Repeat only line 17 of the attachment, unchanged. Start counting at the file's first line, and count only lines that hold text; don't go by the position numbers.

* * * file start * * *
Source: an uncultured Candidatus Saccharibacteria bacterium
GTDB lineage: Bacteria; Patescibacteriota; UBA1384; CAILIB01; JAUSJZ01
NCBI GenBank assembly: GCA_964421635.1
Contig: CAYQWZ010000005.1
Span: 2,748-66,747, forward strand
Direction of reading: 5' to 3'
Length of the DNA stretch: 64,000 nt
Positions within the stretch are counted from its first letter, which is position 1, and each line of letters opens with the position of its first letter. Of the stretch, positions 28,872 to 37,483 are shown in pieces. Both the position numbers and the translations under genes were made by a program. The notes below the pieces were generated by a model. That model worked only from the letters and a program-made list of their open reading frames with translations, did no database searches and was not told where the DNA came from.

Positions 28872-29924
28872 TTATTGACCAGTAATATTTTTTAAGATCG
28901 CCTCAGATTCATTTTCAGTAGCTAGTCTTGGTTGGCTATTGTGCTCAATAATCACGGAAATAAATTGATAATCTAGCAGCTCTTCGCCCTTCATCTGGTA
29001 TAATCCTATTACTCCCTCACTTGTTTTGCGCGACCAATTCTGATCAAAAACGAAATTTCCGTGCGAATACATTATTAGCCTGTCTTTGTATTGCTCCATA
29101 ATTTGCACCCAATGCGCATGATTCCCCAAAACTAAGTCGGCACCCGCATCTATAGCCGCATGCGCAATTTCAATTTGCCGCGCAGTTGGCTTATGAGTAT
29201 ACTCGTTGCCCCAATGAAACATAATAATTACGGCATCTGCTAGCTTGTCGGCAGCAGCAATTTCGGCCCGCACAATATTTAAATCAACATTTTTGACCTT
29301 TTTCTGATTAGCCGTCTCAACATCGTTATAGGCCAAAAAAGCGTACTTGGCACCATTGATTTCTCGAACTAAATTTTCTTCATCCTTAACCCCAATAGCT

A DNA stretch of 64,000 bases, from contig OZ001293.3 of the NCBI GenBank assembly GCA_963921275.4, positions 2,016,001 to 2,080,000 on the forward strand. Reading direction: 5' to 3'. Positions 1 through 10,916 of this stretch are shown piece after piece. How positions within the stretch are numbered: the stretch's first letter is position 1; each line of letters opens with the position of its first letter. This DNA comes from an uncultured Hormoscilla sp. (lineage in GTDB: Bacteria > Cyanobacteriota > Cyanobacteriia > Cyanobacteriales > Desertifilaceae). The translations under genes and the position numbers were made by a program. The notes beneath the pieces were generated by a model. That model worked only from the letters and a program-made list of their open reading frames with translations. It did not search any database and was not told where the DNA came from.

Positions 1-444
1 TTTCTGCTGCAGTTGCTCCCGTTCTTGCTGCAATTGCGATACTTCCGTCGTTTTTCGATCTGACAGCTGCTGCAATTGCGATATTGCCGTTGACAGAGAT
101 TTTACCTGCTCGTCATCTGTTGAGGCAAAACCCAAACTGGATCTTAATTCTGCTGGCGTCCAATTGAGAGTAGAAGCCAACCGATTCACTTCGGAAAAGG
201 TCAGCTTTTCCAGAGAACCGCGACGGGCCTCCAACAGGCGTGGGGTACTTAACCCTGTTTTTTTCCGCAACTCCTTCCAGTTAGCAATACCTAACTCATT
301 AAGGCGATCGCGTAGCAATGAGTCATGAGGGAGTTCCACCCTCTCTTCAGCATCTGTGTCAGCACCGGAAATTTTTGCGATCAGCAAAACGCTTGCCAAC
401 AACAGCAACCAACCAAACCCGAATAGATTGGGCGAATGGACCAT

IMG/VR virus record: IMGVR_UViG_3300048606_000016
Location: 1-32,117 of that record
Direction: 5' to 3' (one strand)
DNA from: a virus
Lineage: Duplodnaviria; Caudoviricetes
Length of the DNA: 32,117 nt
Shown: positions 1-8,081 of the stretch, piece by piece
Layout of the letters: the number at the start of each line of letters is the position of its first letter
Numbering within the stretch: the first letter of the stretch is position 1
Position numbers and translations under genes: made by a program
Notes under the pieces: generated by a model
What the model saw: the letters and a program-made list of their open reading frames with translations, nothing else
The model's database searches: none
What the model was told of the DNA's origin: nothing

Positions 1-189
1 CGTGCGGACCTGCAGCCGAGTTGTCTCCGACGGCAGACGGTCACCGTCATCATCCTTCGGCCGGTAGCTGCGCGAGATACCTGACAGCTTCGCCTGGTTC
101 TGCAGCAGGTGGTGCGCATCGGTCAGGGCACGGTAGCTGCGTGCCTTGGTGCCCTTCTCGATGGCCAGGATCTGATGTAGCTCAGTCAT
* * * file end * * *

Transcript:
Positions 1-444